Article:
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There are so many names to refer to wild saffron but there is still the danger of not being able to recognize it and end up using it for cooking. Maybe some of us didn't even know about this plant that looks so much like the one from which we get the precious risotto powder, and not only. So here is some more information to avoid being caught unprepared.
Wild saffron: habitat and plant
Belonging to the family of Iridaceae this plant grows above all in arid meadows and pastures, spontaneously, and we can also find it in the bare grasslands on the hills. It reaches the pre-Alpine area, then does not rise further, and we can see it emerge next to sub-Mediterranean oak groves, vineyards and olive groves, preferably on a limestone ground up to a maximum altitude of 1200 meters.
Can we find wild saffron also in Italy? The answer is yes, in almost the entire national territory except in some regions: Aosta Valley, Friuli Venezia Giulia and Sardinia. Having said that, don't expect to come across plants of this type just around the corner: wild saffron is and remains an uncommon plant, much more so is the Crocus vernus that we will soon learn to distinguish.
If we are stubbornly determined to observe this poisonous plant live, in addition, we can go in search of it on the western side of the peninsula. from Tuscany to the south of the Arno until you get to the Sicily and along the coasts of the lower Adriatic (Gargano) and the Ionian Sea. There is also in the Po Valley, in the province of Brescia and Bergamo while it is really rare to meet it in Liguria and Piedmont, too far north.
The flower of the wild saffron
The flower that emerges from this plant does so in the winter period, from the month of December, so when it is really cold, up to the maximum in April, it does not go further. But let's get to know first of all the plant that we have not yet described. We are facing one perennial bulbous herbaceous which never reaches heights exceeding 20 centimeters but neither drops below 10. Usually two or three sheathing spathe sprout from the bulb, the leaves of the upper part are instead linear and have a white central stripe, they can be from 3 to 7 and are usually about twenty centimeters long but really narrow, a couple of millimeters.
The colors of this plant are quite classic, the leaves are dark green while the flowers can take on shades of light purple with shades also from white to yellowish. They pop up in a number that can range from 1 to 5 if you're lucky. They consist of a perigonial tube 9 to 15 centimeters long with elliptical laciniae that have tints tending to light purple on the outside while they are darker inside, but with touches of white - yellowish. Outside the laciniae there are also 3 - 5 longitudinal dark purple striae while the fauce is yellow and has hairy filaments.
Wild saffron: because it is poisonous
Wild saffron is a classic example of how knowing how to recognize plants can be really useful even when it seems trivial to do so. Our saffron, also called Colchicus in autumn (Colchicum autumnale L.) is often confused with the exotic plant we extract it from real saffron, edible. If we don't know the difference it's a big mess because what we've talked about so far is a poisonous plant.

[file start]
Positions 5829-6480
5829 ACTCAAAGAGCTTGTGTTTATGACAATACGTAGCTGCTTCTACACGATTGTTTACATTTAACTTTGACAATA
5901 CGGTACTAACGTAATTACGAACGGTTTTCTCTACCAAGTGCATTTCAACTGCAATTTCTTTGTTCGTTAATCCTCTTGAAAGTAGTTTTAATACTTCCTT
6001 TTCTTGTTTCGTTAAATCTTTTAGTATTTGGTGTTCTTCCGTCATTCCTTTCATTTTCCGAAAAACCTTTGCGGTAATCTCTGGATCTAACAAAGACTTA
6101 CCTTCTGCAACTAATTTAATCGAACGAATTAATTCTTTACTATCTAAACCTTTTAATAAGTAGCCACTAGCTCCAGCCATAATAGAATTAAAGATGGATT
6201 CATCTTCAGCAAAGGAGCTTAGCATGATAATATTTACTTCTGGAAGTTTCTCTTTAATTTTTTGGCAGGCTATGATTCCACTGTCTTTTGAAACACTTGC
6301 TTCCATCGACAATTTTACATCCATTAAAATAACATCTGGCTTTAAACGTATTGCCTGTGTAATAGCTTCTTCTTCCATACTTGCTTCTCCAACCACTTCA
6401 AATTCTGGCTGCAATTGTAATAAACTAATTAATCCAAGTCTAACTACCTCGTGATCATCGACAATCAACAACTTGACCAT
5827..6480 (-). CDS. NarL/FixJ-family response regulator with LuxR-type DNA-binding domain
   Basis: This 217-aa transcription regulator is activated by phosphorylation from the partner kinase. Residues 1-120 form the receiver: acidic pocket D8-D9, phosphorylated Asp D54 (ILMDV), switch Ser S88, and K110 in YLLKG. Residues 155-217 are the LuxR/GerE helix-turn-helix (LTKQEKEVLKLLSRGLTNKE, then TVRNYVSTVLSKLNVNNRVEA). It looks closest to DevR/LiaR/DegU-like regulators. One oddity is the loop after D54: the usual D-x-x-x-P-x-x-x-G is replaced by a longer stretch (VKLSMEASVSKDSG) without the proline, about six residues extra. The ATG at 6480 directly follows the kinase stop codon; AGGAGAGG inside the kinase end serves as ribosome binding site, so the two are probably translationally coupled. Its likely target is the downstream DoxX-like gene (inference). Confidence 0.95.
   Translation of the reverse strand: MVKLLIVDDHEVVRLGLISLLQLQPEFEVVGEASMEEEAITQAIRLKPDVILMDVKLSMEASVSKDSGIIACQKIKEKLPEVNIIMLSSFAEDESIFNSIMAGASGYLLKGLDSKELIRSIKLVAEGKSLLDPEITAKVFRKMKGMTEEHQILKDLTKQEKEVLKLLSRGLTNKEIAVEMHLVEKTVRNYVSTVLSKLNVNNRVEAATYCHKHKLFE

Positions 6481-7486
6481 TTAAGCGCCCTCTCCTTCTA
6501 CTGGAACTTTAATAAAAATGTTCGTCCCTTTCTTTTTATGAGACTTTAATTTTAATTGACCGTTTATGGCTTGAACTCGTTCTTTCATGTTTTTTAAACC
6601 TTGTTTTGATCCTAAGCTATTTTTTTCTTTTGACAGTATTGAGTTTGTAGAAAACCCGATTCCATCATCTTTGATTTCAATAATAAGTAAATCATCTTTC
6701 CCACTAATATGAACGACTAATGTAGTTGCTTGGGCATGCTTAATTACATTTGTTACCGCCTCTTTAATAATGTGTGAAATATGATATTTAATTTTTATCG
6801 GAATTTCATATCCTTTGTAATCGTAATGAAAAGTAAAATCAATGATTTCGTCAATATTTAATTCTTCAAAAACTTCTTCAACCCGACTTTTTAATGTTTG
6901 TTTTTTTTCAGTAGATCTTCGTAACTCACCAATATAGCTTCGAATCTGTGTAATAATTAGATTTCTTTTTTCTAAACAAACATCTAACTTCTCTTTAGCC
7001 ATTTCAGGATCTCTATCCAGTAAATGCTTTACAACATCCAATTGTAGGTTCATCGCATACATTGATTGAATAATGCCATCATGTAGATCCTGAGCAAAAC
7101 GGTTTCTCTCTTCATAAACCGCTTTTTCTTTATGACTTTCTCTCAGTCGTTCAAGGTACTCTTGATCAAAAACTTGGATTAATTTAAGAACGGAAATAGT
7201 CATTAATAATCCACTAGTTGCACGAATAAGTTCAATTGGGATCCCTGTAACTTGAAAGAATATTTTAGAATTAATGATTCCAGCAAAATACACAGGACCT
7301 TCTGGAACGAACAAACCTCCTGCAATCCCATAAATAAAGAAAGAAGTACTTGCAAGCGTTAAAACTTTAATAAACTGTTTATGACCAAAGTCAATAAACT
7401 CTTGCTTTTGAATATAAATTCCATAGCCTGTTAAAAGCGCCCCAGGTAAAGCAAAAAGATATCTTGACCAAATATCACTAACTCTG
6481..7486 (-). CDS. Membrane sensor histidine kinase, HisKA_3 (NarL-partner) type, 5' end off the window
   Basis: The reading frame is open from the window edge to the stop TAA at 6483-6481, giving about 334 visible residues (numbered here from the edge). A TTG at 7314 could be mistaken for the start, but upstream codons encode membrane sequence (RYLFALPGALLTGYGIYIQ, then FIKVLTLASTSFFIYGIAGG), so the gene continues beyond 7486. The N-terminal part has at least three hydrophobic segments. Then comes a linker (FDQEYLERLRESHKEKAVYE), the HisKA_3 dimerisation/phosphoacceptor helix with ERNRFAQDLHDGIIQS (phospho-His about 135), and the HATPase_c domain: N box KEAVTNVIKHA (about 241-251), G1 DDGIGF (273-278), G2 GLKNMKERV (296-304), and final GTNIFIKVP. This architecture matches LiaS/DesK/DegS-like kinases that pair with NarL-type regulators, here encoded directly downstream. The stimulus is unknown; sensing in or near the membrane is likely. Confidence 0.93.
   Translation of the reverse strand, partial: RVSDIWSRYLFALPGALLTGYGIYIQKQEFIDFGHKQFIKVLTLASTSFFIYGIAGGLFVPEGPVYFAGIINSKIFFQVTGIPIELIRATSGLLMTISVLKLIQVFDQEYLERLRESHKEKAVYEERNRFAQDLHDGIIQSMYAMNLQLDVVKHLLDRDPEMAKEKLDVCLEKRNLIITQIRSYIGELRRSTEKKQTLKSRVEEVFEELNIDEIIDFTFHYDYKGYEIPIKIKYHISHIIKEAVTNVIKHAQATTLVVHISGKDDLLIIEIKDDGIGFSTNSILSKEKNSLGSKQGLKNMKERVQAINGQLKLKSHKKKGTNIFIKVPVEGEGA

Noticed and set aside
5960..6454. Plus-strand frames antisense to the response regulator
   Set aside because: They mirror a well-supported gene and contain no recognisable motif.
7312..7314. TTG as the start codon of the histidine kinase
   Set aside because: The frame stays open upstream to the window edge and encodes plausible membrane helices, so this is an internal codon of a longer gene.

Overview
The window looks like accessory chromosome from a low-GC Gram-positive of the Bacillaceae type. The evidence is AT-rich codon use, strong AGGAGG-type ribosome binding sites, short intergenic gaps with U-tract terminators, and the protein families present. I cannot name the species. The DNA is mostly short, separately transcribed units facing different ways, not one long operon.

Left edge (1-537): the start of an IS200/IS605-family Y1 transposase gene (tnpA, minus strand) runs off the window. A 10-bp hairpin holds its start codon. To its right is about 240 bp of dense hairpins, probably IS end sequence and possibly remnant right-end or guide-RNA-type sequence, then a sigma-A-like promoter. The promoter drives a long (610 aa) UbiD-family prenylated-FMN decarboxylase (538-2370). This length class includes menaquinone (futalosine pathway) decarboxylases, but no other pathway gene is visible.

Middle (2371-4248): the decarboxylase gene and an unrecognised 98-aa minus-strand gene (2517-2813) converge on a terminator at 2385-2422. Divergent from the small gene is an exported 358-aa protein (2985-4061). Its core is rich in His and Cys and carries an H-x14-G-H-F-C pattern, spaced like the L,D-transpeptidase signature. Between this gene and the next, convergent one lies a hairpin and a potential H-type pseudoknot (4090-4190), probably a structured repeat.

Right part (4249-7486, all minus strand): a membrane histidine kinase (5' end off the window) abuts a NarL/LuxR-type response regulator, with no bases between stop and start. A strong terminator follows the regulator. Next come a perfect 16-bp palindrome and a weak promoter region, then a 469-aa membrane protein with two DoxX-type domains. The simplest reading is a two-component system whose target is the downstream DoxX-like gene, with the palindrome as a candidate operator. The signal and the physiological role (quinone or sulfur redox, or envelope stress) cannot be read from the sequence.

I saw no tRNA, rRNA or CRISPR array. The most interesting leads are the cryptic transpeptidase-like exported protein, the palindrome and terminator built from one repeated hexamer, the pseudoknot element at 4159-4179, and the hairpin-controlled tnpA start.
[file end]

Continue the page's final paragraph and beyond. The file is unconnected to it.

You understood well, nature has played a bad joke on us but with a moment of patience, in the next paragraph, we will learn not to be fooled.
Whoever confused the wild from the wild saffron is himself poisoned, in fact, nothing useful can be obtained from our flower for cooking the classic Milanese risotto and unfortunately there are still some who get confused. Colchicum is a poisonous plant because it contains the colchicine, a highly toxic alkaloid capable of blocking cell division.
How to recognize wild saffron
The time has come to learn how distinguish the two "saffron". The reason why we get confused is above all the color of the flowers because those of both have shades of purplish pink and have similar shapes. Similar but not the same in the eyes of a good observer.
The saffron flower has three stamens, while the autumn colchicum can have even more, in addition there is also a seasonal theme because the two flowers sprout in different periods, and also geographic because in Italy and in Europe in general it is really difficult to find real saffron which is a species originally from Asia Minor and with us it is present only because it is cultivated.
To complicate things we must also take into account the presence of two other similar species, the Crocus weldeni Backer (Welden's saffron) and the Crocus reticulatis Steven (Trieste saffron). The first is widespread in the Karst area near Trieste, has no yellow spots at the base of the tepals and produces smaller flowers. Triestine saffron is always in the same area, but also in Abruzzo and Lazio and always has single-flowered leaves, leaves not exceeding the flowers and conspicuously reticulated bulb tunics.
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